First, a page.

In any case, that’s a very long way of pointing out simply that the appeal to mystery, which you seem ready to foist on all theists, is actually fairly rare outside the laity.

    Then Christian theists are more thoughtful than the authors of their founding document. The key Biblical texts on the problem of evil–the Book of Job and Paul’s Roman ramblings–both appeal to the inscrutability of God’s will. “Who are you to judge God?” is the basic sentiment offered in both.

  13. #13 Paul S
    June 4, 2006

    Hi, Jim.

    Ah, but that’s the very question under consideration. If The Fall imbues everything with moral significance, as per Dembski’s reasoning (after Paul, Romans 8), then an earthquake might indeed be “evil.”

    I think the fact that Dembski’s a nutbar isn’t really worth debating. What I’m talking about is Alejandro’s quoted remarks about the problem of evil and how Christians as a group deal with it. I’m not willing to let Dembski be the defining voice for Christianity.

    Then Christian theists are more thoughtful than the authors of their founding document. The key Biblical texts on the problem of evil–the Book of Job and Paul’s Roman ramblings–both appeal to the inscrutability of God’s will. “Who are you to judge God?” is the basic sentiment offered in both.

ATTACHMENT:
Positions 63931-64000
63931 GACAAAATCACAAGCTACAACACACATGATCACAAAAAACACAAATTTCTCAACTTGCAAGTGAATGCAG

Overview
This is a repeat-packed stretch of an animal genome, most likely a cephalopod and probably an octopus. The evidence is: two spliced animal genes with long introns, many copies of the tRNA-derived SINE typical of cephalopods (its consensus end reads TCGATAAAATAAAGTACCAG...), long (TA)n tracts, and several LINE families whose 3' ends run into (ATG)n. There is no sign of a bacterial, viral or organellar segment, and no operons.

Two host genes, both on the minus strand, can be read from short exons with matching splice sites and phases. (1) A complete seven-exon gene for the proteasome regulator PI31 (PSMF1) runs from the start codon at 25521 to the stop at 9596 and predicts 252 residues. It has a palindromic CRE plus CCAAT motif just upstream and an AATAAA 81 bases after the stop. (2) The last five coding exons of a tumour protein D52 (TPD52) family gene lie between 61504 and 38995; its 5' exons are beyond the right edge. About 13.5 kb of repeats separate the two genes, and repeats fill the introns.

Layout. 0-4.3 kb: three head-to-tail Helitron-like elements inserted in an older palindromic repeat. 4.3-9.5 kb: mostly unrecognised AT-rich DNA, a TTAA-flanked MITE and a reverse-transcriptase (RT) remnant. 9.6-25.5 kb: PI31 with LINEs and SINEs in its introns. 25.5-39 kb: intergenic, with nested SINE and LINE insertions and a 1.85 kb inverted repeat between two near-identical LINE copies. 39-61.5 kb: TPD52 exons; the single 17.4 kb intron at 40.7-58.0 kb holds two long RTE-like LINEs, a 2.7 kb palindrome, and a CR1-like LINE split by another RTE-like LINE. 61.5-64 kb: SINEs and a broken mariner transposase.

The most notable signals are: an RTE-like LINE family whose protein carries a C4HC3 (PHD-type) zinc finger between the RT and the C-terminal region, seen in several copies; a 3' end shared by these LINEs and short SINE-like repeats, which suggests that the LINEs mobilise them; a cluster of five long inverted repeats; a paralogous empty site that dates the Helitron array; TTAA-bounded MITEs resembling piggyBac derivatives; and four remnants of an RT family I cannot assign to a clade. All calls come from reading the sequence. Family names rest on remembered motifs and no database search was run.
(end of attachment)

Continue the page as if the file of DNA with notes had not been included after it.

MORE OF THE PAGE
Yes, well, they’ve had 2000 years to mull it over. A lot of things have improved in that time.

  14. #14 386sx
    June 4, 2006

    Paul S: You start off well, noting that “evil” has all sorts of fuzzy meanings that make it hard to pin down, and so difficult to use with any sort of precision. Unfortunately you forgot that precisely the same thing can be said of “good.” You describe disease and natural disaster as “not perfectly good from a human point of view.” I can’t argue with that assessment, but I have to point out that “not good” in that context means “undesirable or tragic.” It does not mean “immoral and wrong.” An earthquake has no moral content. Thus, to then relate such things to human ethical standards is fallacious. It’s not comparing the same sorts of things.

    I think you might have the “context” wrong. Let’s say a human created disease and natural disaster. In that case, we’ve just successfully related such things to human ethical standards.

    Paul S: This is a classic problem of logical equivocation. I don’t think you did it on purpose, more that you didn’t notice you were doing it.

    Alejandro: For someone who is already firmly religious, it is not a contradiction to his religion; he claim can always be made that there is a secret and unknowable divine purpose for all the evil and suffering in the world.